The steel giant that is reeling in Holland due to its bad fumes

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The steel giant that is reeling in Holland due to its bad fumes

A view of the Tata Steel furnaces in the Netherlands.RAMON VAN FLYMEN / EFE

The future of the steel company Tata Steel in the Netherlands – part of Tata Steel Europe, a subsidiary of the Indian multinational of the same name – has been in question since a scientific report concluded that the amount of carcinogenic substances found in the dust around the factory outperforms other places further afield.

The work, presented yesterday, finds high concentrations of iron, vanadium, manganese and chromium, and there is also lead. Located in Ijmuiden, on the North Sea coast, the firm also emitted about 4% of the country’s total CO2 in 2020, according to data from the Ministry of Economy and Environment.

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Tata Steel is one of the great Dutch employers. About 44,000 direct and indirect jobs depend on its activity, according to the unions. Next week, Parliament will debate what to do with an industrial complex the size of 1,500 football fields, which may need multimillion-dollar state aid to produce steel sustainably.

Tata Steel Europe includes the company operating in the UK, but the report refers only to Ijmuiden and its surroundings, and has been produced by the Institute for Health and the Environment (RIVM, in its Dutch acronym). Its experts have compared dust samples collected in the surroundings of the complex with others taken in places far from its facilities: they analyzed 29 points outside and another 12 inside homes. The result is that the amount of lead found exceeds the limits considered safe for health, and the same happens with polycyclic aromatic hydrocarbons (PAH, in its acronym in English) an organic compound that is found in the production of steel, iron and aluminum. The levels of other potentially carcinogenic substances are higher in the street than in the interior of the houses, although “exposure to lead, for example, is harmful for children in the long term, since it can generate neurological problems”, says the work . Neighbors – who work for the firm, some families for generations – have complained for years about the dark layer of dust that appears on their streets, gardens, cars and windows.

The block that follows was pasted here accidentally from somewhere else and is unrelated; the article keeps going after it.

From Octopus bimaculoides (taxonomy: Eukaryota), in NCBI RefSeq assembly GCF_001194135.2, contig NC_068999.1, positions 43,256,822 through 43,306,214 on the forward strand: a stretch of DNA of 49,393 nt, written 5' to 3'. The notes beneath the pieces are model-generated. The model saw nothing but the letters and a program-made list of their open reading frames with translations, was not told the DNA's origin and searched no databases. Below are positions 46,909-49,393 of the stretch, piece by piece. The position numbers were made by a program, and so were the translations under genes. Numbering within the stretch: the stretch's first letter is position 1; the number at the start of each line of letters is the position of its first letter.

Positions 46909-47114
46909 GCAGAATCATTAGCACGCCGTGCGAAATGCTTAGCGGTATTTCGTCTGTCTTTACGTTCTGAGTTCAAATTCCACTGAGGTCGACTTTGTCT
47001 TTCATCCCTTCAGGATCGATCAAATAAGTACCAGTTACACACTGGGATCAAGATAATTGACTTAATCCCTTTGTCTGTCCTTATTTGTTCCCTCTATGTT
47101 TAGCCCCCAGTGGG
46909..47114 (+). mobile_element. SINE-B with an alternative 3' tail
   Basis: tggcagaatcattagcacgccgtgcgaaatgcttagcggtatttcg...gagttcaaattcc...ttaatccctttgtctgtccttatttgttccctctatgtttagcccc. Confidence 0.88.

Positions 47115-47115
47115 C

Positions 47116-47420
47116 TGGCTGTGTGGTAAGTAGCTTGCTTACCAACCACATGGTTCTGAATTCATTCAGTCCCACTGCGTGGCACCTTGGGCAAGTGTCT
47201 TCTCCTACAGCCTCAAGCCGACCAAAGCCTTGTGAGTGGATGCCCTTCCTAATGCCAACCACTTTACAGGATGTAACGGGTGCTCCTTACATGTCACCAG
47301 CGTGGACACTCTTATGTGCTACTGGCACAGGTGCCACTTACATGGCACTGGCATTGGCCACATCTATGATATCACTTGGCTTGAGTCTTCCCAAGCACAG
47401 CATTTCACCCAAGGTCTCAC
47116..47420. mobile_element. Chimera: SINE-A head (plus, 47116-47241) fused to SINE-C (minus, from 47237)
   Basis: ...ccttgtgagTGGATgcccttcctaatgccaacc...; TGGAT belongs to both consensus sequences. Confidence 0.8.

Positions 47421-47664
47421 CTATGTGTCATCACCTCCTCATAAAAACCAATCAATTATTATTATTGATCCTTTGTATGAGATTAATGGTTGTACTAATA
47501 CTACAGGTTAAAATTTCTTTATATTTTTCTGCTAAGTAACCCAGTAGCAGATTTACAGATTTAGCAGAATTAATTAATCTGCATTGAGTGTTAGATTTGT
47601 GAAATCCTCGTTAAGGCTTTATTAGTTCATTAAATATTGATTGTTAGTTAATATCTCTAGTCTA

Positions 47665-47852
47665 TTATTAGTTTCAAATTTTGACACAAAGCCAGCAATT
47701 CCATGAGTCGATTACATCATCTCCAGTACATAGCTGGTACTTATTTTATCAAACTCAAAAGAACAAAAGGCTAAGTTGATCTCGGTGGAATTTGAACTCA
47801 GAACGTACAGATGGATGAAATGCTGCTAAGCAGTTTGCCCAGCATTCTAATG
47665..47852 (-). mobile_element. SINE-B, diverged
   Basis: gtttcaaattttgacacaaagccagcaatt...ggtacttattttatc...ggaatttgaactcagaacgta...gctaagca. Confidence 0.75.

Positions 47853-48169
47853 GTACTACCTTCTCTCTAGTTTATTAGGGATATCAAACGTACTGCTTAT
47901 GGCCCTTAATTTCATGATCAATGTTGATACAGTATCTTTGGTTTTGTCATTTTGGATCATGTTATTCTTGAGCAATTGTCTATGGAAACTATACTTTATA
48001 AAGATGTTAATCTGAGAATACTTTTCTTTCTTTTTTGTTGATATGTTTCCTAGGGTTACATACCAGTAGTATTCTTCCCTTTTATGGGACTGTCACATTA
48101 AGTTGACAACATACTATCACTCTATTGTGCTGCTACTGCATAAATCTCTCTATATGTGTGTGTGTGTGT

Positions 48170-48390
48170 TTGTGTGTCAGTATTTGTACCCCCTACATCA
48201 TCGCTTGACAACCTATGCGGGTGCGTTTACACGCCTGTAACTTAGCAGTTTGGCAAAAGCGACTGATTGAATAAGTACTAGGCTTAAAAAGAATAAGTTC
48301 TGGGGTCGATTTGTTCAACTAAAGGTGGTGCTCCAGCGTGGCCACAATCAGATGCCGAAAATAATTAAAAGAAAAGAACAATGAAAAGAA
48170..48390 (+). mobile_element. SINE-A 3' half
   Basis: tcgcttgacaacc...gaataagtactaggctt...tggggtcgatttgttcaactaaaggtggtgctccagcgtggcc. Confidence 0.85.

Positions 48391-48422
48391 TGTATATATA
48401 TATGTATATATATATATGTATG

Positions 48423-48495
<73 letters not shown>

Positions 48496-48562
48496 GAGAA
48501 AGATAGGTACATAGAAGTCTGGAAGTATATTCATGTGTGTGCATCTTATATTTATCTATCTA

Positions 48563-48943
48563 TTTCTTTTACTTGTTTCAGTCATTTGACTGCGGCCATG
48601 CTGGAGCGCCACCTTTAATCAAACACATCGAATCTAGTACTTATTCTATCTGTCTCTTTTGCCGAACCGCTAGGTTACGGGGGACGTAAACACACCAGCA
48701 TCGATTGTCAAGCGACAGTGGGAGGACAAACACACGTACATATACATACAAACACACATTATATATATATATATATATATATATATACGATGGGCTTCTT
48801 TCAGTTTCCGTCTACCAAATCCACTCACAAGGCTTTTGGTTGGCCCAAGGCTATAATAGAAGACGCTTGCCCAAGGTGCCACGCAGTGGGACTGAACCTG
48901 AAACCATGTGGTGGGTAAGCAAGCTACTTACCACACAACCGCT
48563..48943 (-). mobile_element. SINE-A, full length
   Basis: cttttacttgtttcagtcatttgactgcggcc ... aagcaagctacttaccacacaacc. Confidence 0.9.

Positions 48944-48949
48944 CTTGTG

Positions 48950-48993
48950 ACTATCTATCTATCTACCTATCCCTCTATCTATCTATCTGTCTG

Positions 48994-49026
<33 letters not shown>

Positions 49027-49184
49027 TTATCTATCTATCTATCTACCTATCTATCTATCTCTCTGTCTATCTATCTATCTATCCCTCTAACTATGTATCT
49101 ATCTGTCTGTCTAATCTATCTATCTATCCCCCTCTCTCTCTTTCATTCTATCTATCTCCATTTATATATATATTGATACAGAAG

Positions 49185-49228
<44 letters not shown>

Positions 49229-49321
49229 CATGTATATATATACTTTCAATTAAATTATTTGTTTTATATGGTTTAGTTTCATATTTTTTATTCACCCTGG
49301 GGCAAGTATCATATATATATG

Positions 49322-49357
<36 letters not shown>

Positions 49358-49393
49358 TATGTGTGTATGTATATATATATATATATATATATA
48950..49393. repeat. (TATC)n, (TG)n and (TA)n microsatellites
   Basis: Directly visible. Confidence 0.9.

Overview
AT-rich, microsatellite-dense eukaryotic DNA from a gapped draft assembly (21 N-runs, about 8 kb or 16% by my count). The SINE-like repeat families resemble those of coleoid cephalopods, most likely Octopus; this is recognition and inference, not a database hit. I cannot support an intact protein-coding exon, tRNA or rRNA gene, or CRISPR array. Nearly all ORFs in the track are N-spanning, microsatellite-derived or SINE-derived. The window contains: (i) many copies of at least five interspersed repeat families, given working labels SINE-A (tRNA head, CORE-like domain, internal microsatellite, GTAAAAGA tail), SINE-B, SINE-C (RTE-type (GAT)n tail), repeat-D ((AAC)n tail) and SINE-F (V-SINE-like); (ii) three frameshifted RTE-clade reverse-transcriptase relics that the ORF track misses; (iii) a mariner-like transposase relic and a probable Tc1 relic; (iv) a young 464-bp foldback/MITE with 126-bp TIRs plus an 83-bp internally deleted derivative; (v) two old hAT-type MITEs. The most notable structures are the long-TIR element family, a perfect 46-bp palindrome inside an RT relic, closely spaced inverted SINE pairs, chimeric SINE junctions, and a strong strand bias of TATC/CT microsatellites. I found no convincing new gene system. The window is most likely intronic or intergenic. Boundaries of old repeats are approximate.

Tata Steel has around 9,000 employees in the Netherlands and produces more than seven million tonnes a year of steel used in the automotive and packaging industry, as well as in construction, according to data from the firm. In addition, according to FNV, the largest union in the country, there are some 3,000 companies that depend on the company’s steel, and this adds around another 35,000 jobs, so that a possible closure would also be noticeable outside the region where it is based. Hans van den Berg, the CEO of the company, told the Dutch TV show Nieuwsuur that moving it to another location is not the solution. “We use steel to wash, eat or drive; our society is based on steel and we believe that it should also be produced in the Netherlands ”, he said.

The firm has already disbursed 300 million euros in environmental measures. “We are the main CO2 emitter in the country, and the investments we need are of such a caliber that we will have to talk to the Government,” Van den Berg admitted to the cameras. By 2030, they expect to emit 40% less CO₂, leading to zero-emission steel production in 2050. In January 2021, Swedish steel company SSAB withdrew from talks about a possible purchase of the complex in Ijmuiden due to cost. of the necessary investments. “Tata Steel’s activities in the Netherlands do not fit into our sustainable strategy,” stated Martin Lindqvist, its director.

Air quality was not part of the study carried out by the RIVM, but a previous analysis by this same institute considered it “between moderate and insufficient”, noting the incidence of eye irritation, cough and breathing difficulties among the inhabitants. In 2020, the Dutch Comprehensive Cancer Center noted that there is up to 51% more lung cancer in some localities in the Ijmuiden area than the national average. Janneke Elberse, one of the RIVM researchers, concluded: “We have shown the sum of some undesirable data, but the conclusion derived from it is up to the politicians.”